Matt Bach, Director of Media Relations
Michigan Municipal League
FOR IMMEDIATE RELEASE: April 15. 2014
New CRC Study is Another Example that Michigan’s System of Funding Local Governments is Broken
The following statement is from Utica Mayor and Michigan Municipal League President Jacqueline Noonan about a new study by the highly respected Citizens Research Council. The study shows that state tax revenues increased by $1.2 billion from 2009 to 2012, while local tax revenues declined by $1.1 billion in the same time period. This is further proof that the state has balanced its budget on the backs of local communities while at the same time placing additional requirements, stipulations and bureaucratic red tape on local governments in the form of the cumbersome and problematic Economic Vitality Incentive Program (EVIP).
“Simply put, these findings are an outrage,” said Noonan. “The state continues to divert revenue sharing away from local governments while the state’s surplus grows to nearly a billion dollars. After taking our money, the state then has the audacity to criticize Michigan’s cities and villages for not operating efficiently. It would be like someone taking money out of your wallet and then a day later penalizing you for not having any money. The partnership between state and local governments is broken, and it’s time to fix it.”
The revenue sharing diversion, coupled with declining property tax revenue, has forced Michigan’s local governments to seek local millage increases, as well as make substantial cuts just to stay afloat. A recent study by the Michigan Municipal League using data from the state Department of Treasury showed that the state has diverted $6.2 billion in revenue sharing dollars away from local governments since 2003.
Had the funds not been diverted by state lawmakers, the fiscal crisis facing many local Michigan communities today might not be so severe. Statutory revenue sharing funds are earmarked by state law for local communities across Michigan to support essential local services including police and fire, water systems, road maintenance, parks and libraries, and more.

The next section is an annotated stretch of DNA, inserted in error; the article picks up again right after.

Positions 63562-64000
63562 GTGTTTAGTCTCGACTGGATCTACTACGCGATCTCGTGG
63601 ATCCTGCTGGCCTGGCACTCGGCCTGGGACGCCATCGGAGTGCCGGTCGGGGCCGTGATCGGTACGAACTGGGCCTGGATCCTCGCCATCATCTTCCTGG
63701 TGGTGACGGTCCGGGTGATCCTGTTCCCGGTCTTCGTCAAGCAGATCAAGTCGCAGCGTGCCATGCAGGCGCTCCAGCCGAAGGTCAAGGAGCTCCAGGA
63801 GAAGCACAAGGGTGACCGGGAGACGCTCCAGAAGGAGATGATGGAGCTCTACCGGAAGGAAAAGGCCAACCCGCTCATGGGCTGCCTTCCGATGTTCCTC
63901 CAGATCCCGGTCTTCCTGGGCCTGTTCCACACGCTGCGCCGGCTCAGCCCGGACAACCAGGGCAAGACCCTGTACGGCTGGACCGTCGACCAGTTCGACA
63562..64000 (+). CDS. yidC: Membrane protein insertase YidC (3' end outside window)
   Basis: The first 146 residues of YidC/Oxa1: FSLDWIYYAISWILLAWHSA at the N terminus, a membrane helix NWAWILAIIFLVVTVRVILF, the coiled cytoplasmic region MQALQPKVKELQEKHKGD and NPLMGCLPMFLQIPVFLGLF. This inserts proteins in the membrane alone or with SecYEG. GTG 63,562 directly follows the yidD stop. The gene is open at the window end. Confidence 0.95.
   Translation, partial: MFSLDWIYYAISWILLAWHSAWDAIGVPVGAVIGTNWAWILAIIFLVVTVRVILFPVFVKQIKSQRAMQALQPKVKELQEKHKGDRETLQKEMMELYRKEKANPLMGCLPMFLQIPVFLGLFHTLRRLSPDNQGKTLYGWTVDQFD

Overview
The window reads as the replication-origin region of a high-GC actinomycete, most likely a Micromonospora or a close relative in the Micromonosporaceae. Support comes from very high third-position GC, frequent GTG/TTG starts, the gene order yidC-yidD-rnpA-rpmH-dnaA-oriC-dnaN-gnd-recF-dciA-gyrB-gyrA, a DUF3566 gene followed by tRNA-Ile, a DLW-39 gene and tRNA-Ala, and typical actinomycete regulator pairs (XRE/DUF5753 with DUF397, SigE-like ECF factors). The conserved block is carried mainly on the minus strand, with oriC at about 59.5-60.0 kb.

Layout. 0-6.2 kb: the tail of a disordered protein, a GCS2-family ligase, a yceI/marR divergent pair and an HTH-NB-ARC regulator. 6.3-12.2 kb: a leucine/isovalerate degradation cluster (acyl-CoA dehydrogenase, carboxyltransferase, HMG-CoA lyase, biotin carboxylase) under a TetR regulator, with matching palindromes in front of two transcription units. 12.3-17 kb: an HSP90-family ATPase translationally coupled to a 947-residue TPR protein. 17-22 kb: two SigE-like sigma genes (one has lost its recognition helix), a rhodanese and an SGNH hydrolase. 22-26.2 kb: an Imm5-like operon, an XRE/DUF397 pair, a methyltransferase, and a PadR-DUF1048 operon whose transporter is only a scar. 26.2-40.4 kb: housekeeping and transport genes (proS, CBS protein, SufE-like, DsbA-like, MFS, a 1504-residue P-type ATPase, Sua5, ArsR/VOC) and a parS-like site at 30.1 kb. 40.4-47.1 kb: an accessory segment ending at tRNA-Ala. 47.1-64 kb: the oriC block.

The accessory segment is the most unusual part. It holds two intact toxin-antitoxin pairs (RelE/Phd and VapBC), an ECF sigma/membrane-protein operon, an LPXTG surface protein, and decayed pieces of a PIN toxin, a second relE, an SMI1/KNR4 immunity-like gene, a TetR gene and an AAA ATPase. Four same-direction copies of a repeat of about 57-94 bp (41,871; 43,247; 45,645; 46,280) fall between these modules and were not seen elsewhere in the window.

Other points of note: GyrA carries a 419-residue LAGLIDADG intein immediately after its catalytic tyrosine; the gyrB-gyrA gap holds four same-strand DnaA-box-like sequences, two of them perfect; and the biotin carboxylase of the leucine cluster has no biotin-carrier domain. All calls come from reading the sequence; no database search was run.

For years local leaders across the state have called on the governor and Legislature to end their annual raids of statutory revenue sharing funds. We appreciate Governor Snyder proposing a 15-percent increase in his Fiscal Year 2015 budget recommendation—the first significant increase in a decade. We look forward to working with the governor to reinvest in communities. Unfortunately, since the governor’s recommendation, some Michigan lawmakers have proposed diluting revenue sharing even more by spreading it to more than 1,000 additional local governments, many of which don’t provide essential services that cities, villages and urban townships provide.
The Michigan Municipal League calls on the Legislature to fix the broken partnership between the state and communities and to work together to create the places where people want to live, work, play and create jobs.
For additional information contact the League’s Samantha Harkins at email@example.com or (517) 908-0306.
View the full CRC study here: http://www.crcmich.org/TaxOutline/TaxOutline.pdf
The Michigan Municipal League advocates on behalf of its member communities in Lansing, Washington, D.C., and the courts; provides educational opportunities for elected and appointed municipal officials; and assists municipal leaders in administering services to their communities through League programs and services.